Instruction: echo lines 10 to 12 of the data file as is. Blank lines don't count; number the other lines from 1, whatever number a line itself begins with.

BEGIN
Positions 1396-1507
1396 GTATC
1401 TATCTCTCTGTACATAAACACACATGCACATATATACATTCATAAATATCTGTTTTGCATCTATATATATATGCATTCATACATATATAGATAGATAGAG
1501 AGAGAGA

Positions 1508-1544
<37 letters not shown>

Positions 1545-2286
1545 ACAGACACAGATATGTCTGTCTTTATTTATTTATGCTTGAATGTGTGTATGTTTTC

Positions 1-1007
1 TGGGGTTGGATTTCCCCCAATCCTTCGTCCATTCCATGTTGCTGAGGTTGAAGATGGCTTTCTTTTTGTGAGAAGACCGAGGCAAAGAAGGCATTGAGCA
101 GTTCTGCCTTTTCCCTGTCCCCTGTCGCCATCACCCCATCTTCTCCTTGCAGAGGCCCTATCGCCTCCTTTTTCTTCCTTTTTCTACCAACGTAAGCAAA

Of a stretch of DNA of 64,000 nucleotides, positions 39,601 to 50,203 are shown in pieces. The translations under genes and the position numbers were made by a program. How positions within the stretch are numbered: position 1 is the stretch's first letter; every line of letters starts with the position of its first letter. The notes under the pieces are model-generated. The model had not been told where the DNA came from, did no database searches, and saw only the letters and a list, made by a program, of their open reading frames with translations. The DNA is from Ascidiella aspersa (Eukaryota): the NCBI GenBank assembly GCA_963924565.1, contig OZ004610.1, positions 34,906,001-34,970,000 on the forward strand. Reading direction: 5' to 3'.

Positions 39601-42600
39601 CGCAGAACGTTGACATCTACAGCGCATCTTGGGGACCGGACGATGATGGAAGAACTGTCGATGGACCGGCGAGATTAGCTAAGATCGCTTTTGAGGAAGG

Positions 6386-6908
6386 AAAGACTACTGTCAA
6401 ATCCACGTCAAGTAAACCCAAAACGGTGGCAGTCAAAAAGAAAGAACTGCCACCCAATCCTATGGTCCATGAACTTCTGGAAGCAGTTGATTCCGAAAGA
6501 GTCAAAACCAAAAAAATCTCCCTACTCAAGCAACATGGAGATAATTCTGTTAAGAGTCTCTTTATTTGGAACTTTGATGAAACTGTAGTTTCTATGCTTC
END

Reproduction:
1 TGGGGTTGGATTTCCCCCAATCCTTCGTCCATTCCATGTTGCTGAGGTTGAAGATGGCTTTCTTTTTGTGAGAAGACCGAGGCAAAGAAGGCATTGAGCA
101 GTTCTGCCTTTTCCCTGTCCCCTGTCGCCATCACCCCATCTTCTCCTTGCAGAGGCCCTATCGCCTCCTTTTTCTTCCTTTTTCTACCAACGTAAGCAAA

Of a stretch of DNA of 64,000 nucleotides, positions 39,601 to 50,203 are shown in pieces. The translations under genes and the position numbers were made by a program. How positions within the stretch are numbered: position 1 is the stretch's first letter; every line of letters starts with the position of its first letter. The notes under the pieces are model-generated. The model had not been told where the DNA came from, did no database searches, and saw only the letters and a list, made by a program, of their open reading frames with translations. The DNA is from Ascidiella aspersa (Eukaryota): the NCBI GenBank assembly GCA_963924565.1, contig OZ004610.1, positions 34,906,001-34,970,000 on the forward strand. Reading direction: 5' to 3'.